Walking is the most commonly performed physical activity in the U.S. However, it’s often overlooked how fast people walk. A number of studies have shown that higher intensity activity improves health to a greater degree than lower intensity activity. Therefore, it might not be surprising if walking speed was a strong predictor of health. Are there any studies that have looked specifically at walking speed?
One study calculated the walking speed of 38,981 participants and tracked the health outcomes of each over an average of 9.4 years. The researchers found that for every additional minute/mile of walking speed, all-cause mortality increased by 1.8%, cardiovascular disease increased by 2.4%, ischemic heart disease increased by 2.8%, heart failure increased by 6.5%, hypertensive heart disease increased by 6.2%, diabetes increased by 6.3% and dementia increased by 6.6% (after adjusting for total energy expended and potential confounders like smoking and prior heart attack). Participants who walked slower than a 24-minute mile pace had a 44.3% increased risk of all-cause mortality, a 43.9% increased risk of cardiovascular disease and a 5-fold increased risk of dementia. Interestingly, even these participants met the current exercise guidelines for number of hours walked per week.
This leaves the question though: is it a disease that’s causing the slow walking or is slow walking causing the disease? While the researchers controlled for many variables, slower walking speed could still be predicting early signs of disease in some cases. For example, “the greater risk for heart failure mortality with slower walking could be a consequence of cardiac insufficiency at an early, preclinical, stage of the disease.” Even so, this study clearly shows that increasing your walking speed will improve your health (maybe even more so for people with early signs of heart disease). Should you take extra precautions, then applying for trauma insurance can also be considered. Trauma insurance can be used if you are ever diagnosed with a critical illness like cancer, heart disease, or stroke. It can also be claimed if you suffer from a permanent health problem. That said, navigating through an insurance claim such as these can be cumbersome. If need be, taking professional help by approaching experts at Curo Financial or their likes can be a prudent option.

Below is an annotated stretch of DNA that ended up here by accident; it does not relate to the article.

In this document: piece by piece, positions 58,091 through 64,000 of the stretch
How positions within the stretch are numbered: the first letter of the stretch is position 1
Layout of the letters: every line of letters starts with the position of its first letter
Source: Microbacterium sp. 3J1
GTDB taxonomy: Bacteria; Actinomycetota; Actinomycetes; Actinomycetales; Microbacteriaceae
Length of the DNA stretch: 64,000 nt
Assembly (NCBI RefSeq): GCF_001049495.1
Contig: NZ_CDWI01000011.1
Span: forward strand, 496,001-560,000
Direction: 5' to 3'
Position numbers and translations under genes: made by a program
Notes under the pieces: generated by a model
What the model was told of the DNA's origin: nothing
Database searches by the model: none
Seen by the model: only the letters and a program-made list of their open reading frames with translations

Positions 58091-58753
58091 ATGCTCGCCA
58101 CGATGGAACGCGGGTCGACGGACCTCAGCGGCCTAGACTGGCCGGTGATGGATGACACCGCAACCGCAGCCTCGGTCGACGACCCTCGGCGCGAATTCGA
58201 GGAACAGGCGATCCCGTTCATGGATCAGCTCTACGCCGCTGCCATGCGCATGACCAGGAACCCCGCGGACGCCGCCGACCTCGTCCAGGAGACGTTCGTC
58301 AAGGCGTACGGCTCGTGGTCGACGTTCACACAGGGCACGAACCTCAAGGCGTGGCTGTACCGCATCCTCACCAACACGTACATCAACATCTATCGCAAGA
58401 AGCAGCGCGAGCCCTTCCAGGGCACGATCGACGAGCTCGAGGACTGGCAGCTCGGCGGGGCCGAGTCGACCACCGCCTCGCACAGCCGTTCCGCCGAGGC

So, if you’re a slow walker (like me), try to pick up the pace! You probably won’t turn into a speed walker overnight, but slowly increasing your speed should pay dividends down the line and get you where you’re going quicker in the process!
Elbaz, Yasmin, et al. “Association of walking speed in late midlife with mortality: results from the Whitehall II cohort study.” Age 35.3 (2013): 943-952.
Williams, Paul T., and Paul D. Thompson. “The relationship of walking intensity to total and cause-specific mortality. Results from the National Walkers’ Health Study.” (2013): e81098.
Wen, Chi Pang, et al. “Minimum amount of physical activity for reduced mortality and extended life expectancy: a prospective cohort study.” The Lancet 378.9798 (2011): 1244-1253.